Gateway to Innovation: $140M complex to provide major expansion of instructional space

The southwest corner of the Engineering and Polytechnic Gateway Complex. (Rendering is subject to change.)

In mid-2019, the Purdue University Board of Trustees approved a major construction project for Purdue’s Polytechnic Institute and College of Engineering.

The “Engineering and Polytechnic Gateway” project will provide a total of 255,000 gross square feet, primarily for instructional laboratories, faculty offices, design studios and collaborative spaces. Consisting of two connected buildings, the complex will increase both the quality and quantity of instructional lab space, provide more dedicated space for active learning and lab-centric instructional methods, and bring together labs that are currently geographically separated.

“These are going to be flagship facilities,” said Gary Bertoline, dean of Purdue Polytechnic. “We believe the innovative project represents a leading design for teaching, learning, research and engagement for universities in the future.”

The modern, five-story project will have a total cost of $140 million, funded by $60 million from the state of Indiana, a $40 million grant from Lilly Endowment Inc., and another $40 million from the two colleges and their donors. Replacing the current single-story Nuclear Engineering Building and Michael Golden Labs facilities and wrapping around the west and south sides of Knoy Hall of Technology, the complex will serve as a new gateway to the academic campus. It will also provide an eastern terminus to Purdue’s Student Success Corridor, which spans Third Street from Horticulture Park to Grant Street.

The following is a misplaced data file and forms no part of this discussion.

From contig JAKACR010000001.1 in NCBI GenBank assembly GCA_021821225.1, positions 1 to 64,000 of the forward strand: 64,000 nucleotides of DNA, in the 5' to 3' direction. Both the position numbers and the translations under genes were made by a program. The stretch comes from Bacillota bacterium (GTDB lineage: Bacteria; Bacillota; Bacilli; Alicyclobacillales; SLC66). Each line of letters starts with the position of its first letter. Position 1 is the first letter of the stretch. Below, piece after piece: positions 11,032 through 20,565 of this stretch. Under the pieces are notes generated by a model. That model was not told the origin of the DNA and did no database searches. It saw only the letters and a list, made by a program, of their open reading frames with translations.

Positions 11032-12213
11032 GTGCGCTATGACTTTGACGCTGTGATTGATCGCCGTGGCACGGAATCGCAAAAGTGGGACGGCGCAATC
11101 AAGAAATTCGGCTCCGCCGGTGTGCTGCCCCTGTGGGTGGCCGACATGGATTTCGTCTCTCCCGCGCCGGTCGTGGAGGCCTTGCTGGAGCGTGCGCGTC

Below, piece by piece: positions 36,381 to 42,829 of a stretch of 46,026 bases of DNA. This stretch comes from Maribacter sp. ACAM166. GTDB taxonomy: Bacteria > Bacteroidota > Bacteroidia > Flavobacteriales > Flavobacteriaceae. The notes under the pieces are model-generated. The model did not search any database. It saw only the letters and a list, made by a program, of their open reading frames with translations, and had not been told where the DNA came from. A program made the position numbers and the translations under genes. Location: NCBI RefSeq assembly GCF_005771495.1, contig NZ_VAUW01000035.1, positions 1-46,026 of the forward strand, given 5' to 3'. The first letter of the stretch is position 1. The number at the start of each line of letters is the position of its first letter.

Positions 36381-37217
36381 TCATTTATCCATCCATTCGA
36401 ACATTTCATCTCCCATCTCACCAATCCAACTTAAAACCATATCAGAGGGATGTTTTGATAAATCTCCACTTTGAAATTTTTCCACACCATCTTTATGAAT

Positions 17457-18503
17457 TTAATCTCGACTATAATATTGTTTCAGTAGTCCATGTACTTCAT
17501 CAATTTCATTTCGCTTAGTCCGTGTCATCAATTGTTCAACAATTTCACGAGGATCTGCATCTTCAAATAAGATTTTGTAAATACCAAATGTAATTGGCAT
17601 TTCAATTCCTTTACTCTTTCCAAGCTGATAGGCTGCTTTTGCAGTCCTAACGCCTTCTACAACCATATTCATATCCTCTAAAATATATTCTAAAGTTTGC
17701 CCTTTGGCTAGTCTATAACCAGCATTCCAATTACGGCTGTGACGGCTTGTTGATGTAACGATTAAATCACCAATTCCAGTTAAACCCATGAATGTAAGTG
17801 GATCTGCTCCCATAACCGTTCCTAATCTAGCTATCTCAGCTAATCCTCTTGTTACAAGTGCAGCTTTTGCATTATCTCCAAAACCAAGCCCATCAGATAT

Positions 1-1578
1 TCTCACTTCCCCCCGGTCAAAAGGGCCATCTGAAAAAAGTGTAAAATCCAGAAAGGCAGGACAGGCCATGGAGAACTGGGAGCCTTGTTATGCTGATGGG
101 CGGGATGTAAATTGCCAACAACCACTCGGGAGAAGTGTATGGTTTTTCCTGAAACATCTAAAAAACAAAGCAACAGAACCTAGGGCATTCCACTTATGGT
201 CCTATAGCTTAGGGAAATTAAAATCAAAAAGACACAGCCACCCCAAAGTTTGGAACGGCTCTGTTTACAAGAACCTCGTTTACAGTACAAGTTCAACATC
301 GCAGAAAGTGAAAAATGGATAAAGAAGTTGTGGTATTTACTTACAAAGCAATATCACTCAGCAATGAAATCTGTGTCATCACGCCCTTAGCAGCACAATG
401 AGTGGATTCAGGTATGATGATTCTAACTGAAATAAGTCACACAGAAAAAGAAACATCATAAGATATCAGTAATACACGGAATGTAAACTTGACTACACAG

New laboratories for Purdue Polytechnic’s School of Construction Management Technology, School of Engineering Technology, Department of Computer and Information Technology and Department of Computer Graphics Technology, plus faculty offices, will be located in the complex.

An aerial view from the southeast of the Gateway Complex. Knoy Hall is visible behind the new building, with Grant Street in the lower right. (Rendering is subject to change.)

Transformation served as catalyst to new facilities, renewed collaboration

Mitch Daniels, president of Purdue University, praised Purdue Polytechnic’s college-wide adoption of a transformed approach to education.

“These are going to be flagship facilities. The innovative project represents a leading design for teaching, learning, research and engagement for universities in the future.”“The modernization of the Polytechnic Institute was, to me, superb,” Daniels said. “No one should overlook or underestimate what an incredibly difficult thing that was.”

The college’s transformation that began in 2013 also served as a catalyst to the formation of the Gateway Complex project, Daniels said.

Clay Robbins, chairman, president and CEO of Lilly Endowment, noted that the organization’s $40 million grant to help realize the new complex represents the next phase of ongoing support.

“Purdue has achieved significant impact through earlier grants to launch Discovery Park and enhance the College of Engineering and the Polytechnic Institute,” said Robbins. “The intellectual and entrepreneurial energy on campus is magnetic. We are pleased to help build on this momentum.”

Bertoline said that the College of Engineering and the Polytechnic have been working together more closely than ever before.

“I can’t overstate how important the collaboration between our two great colleges is,” he said. “That actually is a unique attribute of Purdue University. By having these two colleges at a major research institution, it brings all kinds of advantages for both programs. Engineering students get exposure working with technologists and vice versa, and the same thing goes for faculty and research.”

The complex will feature the Hoosier Hot Corner, a physical “front door” to connect Indiana companies as they collaborate with faculty, hire students and interns and identify future graduates for full-time positions.

“We are going to prepare graduates, especially in the manufacturing area, better than anyone in the nation, if not the world,” said Bertoline.

Site preparation began in fall 2019 with construction of a new service drive north of Knoy Hall. Demolition of existing buildings and construction of the new project will follow. The complex is expected to open for instructional use in January 2023.

This article first appeared in Innovation Magazine, published annually by Purdue Polytechnic for alumni and friends.

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